Kenya to issue new banknotes in battle against corruption
Kenya President Uhuru Kenyatta has announced the country will introduce a new generation of banknotes in an effort to curb corruption.
The measure aims to tackle illicit financial flows within the East African nation by replacing large banknotes commonly used in money laundering, counterfeits and other forms of corruption.
Kenya to issue new banknotes
President Kenyatta has often been accused of reacting too slowly to corruption during his time in charge but his latest move aims to tackle the issue at the currency level. Kenyans have been told they must return their 1,000 shilling notes ($10) to banks by October 1 with replacement notes being issues over the coming months.
The new note will feature the image of a statue of Kenya’s first president, Jomo Kenyatta, Uhuru Kenyatta’s father. The design has prompted criticism from some within Kenya while the move to replace notes is also being challenged in the courts by opposition lawmakers.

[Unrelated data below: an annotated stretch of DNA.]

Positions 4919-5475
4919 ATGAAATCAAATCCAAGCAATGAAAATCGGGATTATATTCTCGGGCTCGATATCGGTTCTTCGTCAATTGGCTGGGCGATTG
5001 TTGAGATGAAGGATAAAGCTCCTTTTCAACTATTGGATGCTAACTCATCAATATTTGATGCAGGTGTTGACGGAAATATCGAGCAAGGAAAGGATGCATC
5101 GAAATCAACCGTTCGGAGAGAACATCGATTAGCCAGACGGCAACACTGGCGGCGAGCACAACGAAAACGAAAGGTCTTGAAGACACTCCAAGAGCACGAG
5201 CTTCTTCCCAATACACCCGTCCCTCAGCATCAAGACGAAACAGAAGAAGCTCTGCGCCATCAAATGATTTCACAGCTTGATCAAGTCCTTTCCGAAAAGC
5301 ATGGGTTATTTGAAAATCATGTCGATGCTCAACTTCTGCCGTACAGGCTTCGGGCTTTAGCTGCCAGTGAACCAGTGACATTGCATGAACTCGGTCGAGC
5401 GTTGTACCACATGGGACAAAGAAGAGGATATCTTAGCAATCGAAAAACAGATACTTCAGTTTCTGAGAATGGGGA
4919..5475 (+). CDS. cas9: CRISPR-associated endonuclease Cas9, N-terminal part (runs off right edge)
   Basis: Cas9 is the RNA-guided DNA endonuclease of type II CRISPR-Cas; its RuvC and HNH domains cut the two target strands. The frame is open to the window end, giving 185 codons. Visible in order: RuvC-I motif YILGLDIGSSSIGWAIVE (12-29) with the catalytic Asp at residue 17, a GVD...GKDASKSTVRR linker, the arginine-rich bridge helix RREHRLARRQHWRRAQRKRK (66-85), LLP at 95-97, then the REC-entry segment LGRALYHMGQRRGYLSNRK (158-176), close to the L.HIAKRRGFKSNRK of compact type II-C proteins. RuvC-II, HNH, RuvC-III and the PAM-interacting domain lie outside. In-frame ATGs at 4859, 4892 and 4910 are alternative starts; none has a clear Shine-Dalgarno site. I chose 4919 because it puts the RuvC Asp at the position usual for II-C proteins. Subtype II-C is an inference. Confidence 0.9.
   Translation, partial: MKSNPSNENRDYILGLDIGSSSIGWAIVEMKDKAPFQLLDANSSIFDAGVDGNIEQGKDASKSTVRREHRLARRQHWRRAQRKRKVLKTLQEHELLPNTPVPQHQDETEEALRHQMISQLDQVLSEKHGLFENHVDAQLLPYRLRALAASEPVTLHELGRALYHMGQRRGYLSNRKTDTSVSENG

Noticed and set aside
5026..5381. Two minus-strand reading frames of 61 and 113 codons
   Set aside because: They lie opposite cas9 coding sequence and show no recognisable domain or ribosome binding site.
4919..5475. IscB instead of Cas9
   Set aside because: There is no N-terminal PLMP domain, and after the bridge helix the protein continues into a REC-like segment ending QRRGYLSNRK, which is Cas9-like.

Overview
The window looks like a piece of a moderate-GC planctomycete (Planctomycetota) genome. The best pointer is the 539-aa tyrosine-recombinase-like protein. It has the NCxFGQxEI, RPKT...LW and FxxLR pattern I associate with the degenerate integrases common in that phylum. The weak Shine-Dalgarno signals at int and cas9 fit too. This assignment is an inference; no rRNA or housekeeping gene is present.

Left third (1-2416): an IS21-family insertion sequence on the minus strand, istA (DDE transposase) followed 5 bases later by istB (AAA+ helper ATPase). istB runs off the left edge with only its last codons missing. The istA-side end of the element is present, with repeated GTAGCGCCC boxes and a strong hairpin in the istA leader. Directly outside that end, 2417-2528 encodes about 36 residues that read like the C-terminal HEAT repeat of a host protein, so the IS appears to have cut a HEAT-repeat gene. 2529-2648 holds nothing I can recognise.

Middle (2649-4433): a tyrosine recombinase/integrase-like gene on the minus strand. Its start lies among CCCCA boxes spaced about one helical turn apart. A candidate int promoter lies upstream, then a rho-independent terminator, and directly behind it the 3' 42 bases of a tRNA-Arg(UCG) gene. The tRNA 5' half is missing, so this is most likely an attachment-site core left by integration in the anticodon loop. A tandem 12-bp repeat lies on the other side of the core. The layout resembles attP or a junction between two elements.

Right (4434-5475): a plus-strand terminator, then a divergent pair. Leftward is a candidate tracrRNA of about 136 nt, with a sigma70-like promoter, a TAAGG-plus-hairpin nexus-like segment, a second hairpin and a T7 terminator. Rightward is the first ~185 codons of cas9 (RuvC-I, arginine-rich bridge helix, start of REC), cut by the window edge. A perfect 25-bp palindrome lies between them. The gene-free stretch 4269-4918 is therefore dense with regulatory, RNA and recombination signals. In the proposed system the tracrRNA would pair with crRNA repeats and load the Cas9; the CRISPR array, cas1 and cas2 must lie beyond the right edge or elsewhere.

The 1,000 shilling note is the highest-value note in Kenya’s currency, meaning it is the most commonly used note in cases of money laundering, counterfeits and various other kinds of corruption. The notes will be replaced by new versions over a four-month transition period, during which time Kenyans are required to hand over their old notes.
People exchanging less than five million shillings can do so at their local banks but anyone looking to exchange higher volumes will need approval from Kenya’s central bank.
Featured image: By Ephymbaya – Own work, CC BY-SA 4.0, https://commons.wikimedia.org/w/index.php?curid=55117723